Fake News: Data From Windy.com Does NOT Show Massive Release Of Sulfur Dioxide Gas Near Wuhan

Fact Check

  • by: Ryan Cooper
Fake News: Data From Windy.com Does NOT Show Massive Release Of Sulfur Dioxide Gas Near Wuhan

Does data from Windy.com show a massive release of sulfur dioxide gas near Wuhan, China, which is commonly associated with the burning of organic matters? No, that's not true: The images are not satellite measurements. A member of the NASA sulfur dioxide (SO2) team told Lead Stories that their satellite retrievals did not show significantly enhanced SO2 measurements over the region.

The claim originated from a series of tweets published by Intelwave (@inteldotwav) on February 8, 2020 (archived here). It opened:

Data from windy.com shows a massive release of sulfur dioxide gas from the outskirts of Wuhan, commonly associated with the burning of organic matters. Levels are elevated, even compared with the rest of China.


Users on social media only saw this:

INTELWAVE on Twitter

"Data from https://t.co/oDMad8pquE shows a massive release of sulfur dioxide gas from the outskirts of Wuhan, commonly associated with the burning of organic matters. Levels are elevated, even compared with the rest of China."

The image has been cited by several other websites and newspapers to suggest that bodies were being burned on a massive scale to control the novel coronavirus outbreak, which originated in Wuhan, China. As of February 18, 2020, the virus has killed at least 1,868 people, according to The New York Times.

Lead Stories reached out to the NASA team in the Global Sulfur Dioxide Monitoring Personnel group. Dr. Nickolay Krotkov, a physical research scientist at the Goddard Space Flight Center, said:

The picture in the claim looks like model data and NOT satellite measurements.

He added:

We have checked and confirmed that our satellite retrievals do NOT show significantly enhanced SO2 signals over the region. The local air quality index (AQI) data from ground monitors in Wuhan do NOT show significantly enhanced SO2 readings over the past month.

We asked Krotkov to clarify the difference between model data and satellite measurements. He said:

Models forecast air quality based on meteorological weather forecast (predicted winds, temperatures, humidity, etc.) assuming KNOWN emissions of gases (NO2, SO2, etc.) and aerosols and chemical transformations models for different criteria pollutants (e.g., surface ozone, PM2.5).

Emissions inventories (SO2, NO2, etc.) are fixed, outdated and it takes years to compile and update them. Models cannot account for changes of pollutant EMISSIONS from day to day.

Satellite data show what gases and aerosols are actually measured at an overpass time over any cloud-free region. They are used to VERIFY model pollution forecasts.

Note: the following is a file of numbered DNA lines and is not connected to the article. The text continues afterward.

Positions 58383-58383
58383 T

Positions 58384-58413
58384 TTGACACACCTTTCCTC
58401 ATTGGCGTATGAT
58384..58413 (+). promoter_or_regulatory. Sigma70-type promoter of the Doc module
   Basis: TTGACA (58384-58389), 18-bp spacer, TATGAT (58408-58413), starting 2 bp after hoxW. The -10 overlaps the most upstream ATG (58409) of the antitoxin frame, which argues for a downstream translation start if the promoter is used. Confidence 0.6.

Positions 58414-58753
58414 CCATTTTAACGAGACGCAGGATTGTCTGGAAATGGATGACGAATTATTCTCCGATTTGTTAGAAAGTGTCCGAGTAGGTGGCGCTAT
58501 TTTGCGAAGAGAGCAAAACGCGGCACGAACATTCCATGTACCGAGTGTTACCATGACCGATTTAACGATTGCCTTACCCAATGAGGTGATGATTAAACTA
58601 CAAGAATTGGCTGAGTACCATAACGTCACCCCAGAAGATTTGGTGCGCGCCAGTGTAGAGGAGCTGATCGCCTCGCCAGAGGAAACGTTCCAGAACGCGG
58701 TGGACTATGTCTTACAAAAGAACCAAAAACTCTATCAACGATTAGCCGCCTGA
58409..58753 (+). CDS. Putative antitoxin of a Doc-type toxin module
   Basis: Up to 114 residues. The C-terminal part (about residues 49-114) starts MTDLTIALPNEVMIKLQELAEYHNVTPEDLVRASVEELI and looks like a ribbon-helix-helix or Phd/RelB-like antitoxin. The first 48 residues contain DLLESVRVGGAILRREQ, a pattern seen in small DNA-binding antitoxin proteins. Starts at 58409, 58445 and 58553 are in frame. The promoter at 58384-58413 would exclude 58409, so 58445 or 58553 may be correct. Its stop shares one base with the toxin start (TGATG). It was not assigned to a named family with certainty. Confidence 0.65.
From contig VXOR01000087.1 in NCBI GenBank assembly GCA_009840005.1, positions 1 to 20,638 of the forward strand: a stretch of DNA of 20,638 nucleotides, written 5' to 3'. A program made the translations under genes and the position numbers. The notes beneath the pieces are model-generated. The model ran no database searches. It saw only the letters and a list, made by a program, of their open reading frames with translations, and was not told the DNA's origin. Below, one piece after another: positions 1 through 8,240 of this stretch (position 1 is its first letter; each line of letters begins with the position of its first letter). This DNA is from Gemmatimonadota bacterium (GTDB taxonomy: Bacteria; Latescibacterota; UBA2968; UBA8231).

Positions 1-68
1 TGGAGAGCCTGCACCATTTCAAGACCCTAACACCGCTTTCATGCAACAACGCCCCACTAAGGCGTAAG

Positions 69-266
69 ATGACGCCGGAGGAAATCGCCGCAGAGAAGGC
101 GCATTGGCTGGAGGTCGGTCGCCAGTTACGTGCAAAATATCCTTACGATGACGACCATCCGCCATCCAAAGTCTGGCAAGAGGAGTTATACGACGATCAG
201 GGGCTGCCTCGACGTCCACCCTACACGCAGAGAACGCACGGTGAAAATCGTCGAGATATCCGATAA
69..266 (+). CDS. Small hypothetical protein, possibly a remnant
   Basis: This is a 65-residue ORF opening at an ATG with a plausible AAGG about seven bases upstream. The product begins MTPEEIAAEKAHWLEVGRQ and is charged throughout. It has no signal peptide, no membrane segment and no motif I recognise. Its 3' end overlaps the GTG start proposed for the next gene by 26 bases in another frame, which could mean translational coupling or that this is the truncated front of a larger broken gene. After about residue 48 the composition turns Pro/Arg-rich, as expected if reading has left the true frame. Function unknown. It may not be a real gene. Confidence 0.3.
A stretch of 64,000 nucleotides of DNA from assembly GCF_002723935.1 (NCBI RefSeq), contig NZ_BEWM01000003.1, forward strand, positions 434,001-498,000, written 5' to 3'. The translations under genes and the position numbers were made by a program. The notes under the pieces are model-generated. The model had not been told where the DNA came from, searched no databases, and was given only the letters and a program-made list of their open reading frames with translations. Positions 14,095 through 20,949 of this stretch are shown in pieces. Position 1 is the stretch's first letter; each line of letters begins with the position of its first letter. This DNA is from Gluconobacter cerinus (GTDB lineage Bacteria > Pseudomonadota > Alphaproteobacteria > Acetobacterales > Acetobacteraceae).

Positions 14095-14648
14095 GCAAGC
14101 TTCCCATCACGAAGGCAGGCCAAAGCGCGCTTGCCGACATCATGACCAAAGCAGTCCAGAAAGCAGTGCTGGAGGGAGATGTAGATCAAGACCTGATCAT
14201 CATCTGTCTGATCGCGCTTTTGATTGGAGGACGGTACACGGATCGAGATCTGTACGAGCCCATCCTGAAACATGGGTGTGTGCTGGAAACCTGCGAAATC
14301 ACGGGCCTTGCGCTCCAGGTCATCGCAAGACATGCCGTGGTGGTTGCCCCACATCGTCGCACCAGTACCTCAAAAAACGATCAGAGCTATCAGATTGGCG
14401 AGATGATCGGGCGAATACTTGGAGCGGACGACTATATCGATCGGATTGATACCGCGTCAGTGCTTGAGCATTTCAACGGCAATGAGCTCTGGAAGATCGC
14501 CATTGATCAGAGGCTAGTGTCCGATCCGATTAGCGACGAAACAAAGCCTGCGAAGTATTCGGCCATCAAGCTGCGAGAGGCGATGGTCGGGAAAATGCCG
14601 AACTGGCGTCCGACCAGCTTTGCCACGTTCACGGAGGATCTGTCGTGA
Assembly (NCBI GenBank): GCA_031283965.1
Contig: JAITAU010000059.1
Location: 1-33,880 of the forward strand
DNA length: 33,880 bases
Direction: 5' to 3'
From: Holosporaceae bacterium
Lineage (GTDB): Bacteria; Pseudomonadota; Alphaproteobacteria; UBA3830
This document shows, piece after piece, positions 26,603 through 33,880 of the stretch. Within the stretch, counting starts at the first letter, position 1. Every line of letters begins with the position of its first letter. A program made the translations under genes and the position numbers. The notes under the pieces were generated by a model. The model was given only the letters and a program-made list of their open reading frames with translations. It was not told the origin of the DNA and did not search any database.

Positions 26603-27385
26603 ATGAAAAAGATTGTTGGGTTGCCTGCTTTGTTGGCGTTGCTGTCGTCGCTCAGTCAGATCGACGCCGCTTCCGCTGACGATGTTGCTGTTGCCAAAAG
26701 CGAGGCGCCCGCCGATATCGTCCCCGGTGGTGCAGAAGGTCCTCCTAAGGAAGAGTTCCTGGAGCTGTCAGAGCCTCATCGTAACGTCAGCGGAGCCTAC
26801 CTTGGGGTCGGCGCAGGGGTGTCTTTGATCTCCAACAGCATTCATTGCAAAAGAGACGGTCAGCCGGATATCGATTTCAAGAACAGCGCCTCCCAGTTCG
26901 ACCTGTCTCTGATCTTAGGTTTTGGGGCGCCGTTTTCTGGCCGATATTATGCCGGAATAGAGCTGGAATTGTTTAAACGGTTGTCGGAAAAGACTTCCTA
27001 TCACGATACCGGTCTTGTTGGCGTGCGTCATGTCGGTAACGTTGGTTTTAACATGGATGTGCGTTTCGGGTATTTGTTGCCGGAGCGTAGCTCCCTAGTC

In this case satellites do NOT see enhanced SO2 pollution over Wuhan region, which means that model SO2 emissions were not correct.

The suppositions from the original series of tweets have also been debunked by fullfact.org, which concluded that the images do not show evidence of mass cremations in Wuhan. It wrote:

False. The maps are not satellite images, and do not show actual levels of sulphur dioxide. They are simply forecasts based on historical data and weather patterns.

On February 12, 2020, Open, an Italian website, also rated the claim improbable. It quoted a chemistry professor from the University of Palermo who estimated it would take 30 million bodies to achieve the levels in the claim, which is simply impossible.

We wrote about disinformation on Twitter before. Here are our most recent articles that mention the site:

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Lead Stories is working with the CoronaVirusFacts/DatosCoronaVirus Alliance, a coalition of more than 100 fact-checkers who are fighting misinformation related to the COVID-19 pandemic. Learn more about the alliance here.

  Ryan Cooper

Ryan Cooper, a staff writer and fact-checker for Lead Stories, is the former Director of Programming at CNN International, where he helped shape the network's daily newscasts broadcast to more than 280 million households around the world. He was based at the network's Los Angeles Bureau. There, he managed the team responsible for a three-hour nightly program, Newsroom LA.

Formerly, he worked at the headquarters in Atlanta, and he spent four years at the London bureau. An award-winning producer, Cooper oversaw the network's Emmy Award-winning coverage of the uprising in Egypt in 2011. He also served as a supervising producer during much of the network's live reporting on the Israel-Hezbollah conflict in 2006, for which CNN received an Edward R. Murrow Award.

Read more about or contact Ryan Cooper

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